As the human species evolved over the last six million years, our resident microbes did the same, adapting to vastly different conditions on our skin and in our mouths, noses, genitalia and guts.
A team of Duke University scientists has tracked how this microbial evolution unfolded, using mathematical tools originally developed for geologists.
The scientists identified microbes that diverged into new species as they colonized one area of the body after another. Their study provides a new way of looking at complicated microbial data to tease out the evolution of bacteria associated with our bodies.
The research, published in the open access journal eLife, could prompt new theories and treatments for managing these bacterial communities, collectively known as the human microbiome, to improve our personal health.
“Over the last decade, there has been significant interest in developing probiotics and transplants of beneficial bacteria to treat a wide variety of health issues,” said Lawrence A. David, Ph.D., senior author of the study and assistant professor of molecular genetics and microbiology at Duke University School of Medicine. “Our analysis gives us a window into how different bacteria adapt and evolve so that we can more effectively predict which implanted species will survive to make an impact on disease.”
Only recently have scientists begun to appreciate just how much our health depends on the trillions of bacteria that call our bodies home. We now know that these bacteria help digest the food we eat, boost our brain function, and regulate our immune systems. But figuring out how our bacteria — which by some accounts outnumber our own cells by ten to one — evolved to live with each other and with us has proven particularly challenging.
Scientists typically glean information on the microbiome by sampling a few million bacteria — say, from the gut or tonsils — and sequencing them to count which bacteria belong to each species. Then they compare those counts, generating values that tell them the relative abundance of each type of bug. But relative abundance data requires statistical methods that take into account how shifts in one species might affect another.
Justin Silverman, an MD-PhD student in the David laboratory, searched the literature for possible workarounds, and found one in an unlikely place — the field of geology. To make sense of the relative amounts of different elements like calcium and aluminum found in rocks, geologists had devised a mathematical tool called the PhILR transform. Silverman adapted this tool to study the relative amounts of bacteria found in the microbiome.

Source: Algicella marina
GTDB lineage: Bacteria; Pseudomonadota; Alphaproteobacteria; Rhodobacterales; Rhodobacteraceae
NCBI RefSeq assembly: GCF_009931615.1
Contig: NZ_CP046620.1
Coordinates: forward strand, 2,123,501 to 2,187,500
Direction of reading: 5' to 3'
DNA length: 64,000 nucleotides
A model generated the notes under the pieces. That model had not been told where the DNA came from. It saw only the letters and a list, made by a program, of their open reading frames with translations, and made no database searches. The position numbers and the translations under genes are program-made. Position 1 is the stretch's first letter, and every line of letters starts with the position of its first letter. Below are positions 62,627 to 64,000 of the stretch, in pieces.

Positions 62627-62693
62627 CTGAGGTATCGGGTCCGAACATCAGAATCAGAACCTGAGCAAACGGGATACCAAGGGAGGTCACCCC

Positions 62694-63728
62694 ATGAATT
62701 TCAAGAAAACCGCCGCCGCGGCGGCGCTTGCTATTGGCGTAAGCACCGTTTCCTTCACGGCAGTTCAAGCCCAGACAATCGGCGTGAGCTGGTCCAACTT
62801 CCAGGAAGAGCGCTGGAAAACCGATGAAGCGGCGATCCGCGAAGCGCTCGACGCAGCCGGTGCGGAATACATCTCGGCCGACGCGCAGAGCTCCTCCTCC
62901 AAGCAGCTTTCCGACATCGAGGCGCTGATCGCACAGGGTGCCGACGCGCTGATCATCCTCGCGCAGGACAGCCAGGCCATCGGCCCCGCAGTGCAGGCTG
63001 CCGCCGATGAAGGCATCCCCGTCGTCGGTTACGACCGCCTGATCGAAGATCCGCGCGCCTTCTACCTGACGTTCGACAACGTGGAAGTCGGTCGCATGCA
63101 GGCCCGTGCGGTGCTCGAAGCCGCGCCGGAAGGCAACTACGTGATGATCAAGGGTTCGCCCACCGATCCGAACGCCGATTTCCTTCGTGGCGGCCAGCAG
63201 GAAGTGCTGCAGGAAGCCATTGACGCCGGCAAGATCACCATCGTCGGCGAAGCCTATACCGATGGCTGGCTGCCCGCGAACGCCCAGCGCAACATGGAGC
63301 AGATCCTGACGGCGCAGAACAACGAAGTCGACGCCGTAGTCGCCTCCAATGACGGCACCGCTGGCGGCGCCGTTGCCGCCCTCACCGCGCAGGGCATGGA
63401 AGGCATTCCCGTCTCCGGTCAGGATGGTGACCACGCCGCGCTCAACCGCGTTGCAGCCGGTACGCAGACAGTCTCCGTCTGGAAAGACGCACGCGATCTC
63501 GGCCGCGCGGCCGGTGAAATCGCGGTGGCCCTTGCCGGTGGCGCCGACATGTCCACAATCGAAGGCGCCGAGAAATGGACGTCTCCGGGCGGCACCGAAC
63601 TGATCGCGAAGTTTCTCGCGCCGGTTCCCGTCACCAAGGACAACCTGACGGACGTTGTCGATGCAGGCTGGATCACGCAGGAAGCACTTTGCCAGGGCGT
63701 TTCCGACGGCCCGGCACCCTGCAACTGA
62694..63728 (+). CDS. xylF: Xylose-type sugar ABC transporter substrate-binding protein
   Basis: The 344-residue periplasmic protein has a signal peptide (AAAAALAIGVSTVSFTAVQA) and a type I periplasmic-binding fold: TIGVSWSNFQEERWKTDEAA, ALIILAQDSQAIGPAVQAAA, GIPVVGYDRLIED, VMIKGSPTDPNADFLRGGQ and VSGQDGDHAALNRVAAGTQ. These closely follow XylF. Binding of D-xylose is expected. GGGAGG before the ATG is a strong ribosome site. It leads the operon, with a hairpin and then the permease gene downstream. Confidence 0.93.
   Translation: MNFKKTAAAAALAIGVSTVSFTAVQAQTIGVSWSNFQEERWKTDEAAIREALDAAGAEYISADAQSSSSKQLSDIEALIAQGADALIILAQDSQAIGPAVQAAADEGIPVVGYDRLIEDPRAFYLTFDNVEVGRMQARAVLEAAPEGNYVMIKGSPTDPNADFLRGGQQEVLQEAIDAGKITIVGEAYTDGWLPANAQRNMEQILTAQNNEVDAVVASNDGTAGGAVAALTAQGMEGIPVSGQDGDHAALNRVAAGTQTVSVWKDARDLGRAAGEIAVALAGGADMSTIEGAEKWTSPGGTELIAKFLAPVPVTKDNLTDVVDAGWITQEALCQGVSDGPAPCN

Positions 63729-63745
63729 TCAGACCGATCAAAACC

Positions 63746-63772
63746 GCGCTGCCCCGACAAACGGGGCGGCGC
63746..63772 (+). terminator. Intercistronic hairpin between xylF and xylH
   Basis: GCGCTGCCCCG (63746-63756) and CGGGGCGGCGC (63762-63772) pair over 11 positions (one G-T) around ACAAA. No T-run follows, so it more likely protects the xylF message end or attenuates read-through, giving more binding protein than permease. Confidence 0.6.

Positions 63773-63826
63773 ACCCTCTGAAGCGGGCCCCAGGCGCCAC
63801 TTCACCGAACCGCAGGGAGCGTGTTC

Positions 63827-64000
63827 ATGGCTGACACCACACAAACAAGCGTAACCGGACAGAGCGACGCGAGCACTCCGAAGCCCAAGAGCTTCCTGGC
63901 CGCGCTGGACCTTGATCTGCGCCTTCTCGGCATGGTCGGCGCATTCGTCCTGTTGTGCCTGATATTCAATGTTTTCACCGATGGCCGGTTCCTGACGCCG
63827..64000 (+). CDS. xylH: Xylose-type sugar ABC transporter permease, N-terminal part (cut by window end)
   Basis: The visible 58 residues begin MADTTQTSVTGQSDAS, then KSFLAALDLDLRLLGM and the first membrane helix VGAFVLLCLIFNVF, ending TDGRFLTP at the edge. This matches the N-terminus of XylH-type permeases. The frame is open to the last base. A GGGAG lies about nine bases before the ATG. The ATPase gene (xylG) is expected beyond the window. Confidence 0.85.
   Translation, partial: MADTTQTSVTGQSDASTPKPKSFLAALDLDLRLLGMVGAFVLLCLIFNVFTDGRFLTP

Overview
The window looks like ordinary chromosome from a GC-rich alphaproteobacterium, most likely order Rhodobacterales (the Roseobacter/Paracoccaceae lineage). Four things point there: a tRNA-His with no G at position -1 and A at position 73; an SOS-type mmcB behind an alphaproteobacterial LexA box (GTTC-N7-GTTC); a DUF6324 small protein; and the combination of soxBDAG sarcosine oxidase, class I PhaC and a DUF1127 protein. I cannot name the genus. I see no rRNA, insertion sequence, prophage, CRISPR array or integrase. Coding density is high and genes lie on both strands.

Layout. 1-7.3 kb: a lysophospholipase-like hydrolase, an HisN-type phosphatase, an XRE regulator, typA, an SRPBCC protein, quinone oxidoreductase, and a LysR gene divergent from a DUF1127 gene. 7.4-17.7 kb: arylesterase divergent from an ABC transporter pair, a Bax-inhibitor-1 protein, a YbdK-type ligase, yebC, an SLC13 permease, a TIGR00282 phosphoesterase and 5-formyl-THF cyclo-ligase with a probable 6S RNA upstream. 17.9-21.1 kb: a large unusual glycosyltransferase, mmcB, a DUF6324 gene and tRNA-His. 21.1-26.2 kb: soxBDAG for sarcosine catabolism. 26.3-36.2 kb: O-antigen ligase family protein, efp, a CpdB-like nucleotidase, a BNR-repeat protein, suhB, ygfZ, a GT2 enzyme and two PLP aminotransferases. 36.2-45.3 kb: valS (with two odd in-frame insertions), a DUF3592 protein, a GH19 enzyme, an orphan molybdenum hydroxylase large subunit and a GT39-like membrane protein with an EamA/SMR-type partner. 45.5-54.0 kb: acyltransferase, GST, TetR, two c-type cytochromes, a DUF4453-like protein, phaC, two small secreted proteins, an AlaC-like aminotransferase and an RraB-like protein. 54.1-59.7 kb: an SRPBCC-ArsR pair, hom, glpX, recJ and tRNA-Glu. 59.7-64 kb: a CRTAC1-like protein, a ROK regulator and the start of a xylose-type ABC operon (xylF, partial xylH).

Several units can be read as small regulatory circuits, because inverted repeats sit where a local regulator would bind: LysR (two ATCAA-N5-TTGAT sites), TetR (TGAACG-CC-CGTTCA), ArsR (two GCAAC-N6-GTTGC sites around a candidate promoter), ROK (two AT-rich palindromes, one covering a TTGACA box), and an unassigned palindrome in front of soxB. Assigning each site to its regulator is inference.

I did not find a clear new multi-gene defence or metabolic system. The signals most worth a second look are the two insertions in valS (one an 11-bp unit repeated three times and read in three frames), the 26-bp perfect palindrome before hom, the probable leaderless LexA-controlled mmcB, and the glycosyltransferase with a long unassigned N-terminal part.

The new technique combined the sequencing counts for each species with information on their position on the bacterial family tree. The resulting statistical framework looks like a mobile you might find hanging over a baby’s crib, with a common ancestor at the top and all the subsequent generations suspended underneath, connected by a series of cross-bars. By looking at how these cross-bars tilted and swayed with the weight of the various species dangling from their tips, Silverman and his colleagues could assess how microbial communities grew and evolved in different body sites.
“This technique unlocks a tremendous toolbox of statistical methods that wouldn’t have worked before, but that can now be used to analyze microbiome data,” Silverman said.
Silverman used this framework to look at data from the Human Microbiome Project and found that different microbes have evolved to adapt to environments like our skin and mouth. For example, they discovered a group of streptococci bacteria that diverged fairly recently in different regions in the oral cavity. Our palate, tongue, throat, tonsils, gums — even the plaque on our teeth — each house their own species of bacteria. Such findings could help researchers determine how different genes allow microbes to adapt to one place or another, and could one day lead to new therapies that shape the microbiome.
The researchers believe their technique could be applied in practically any situation where high-throughput technologies are used to measure the composition of a sample, from the genetic makeup of a tumor to the strains of an influenza virus.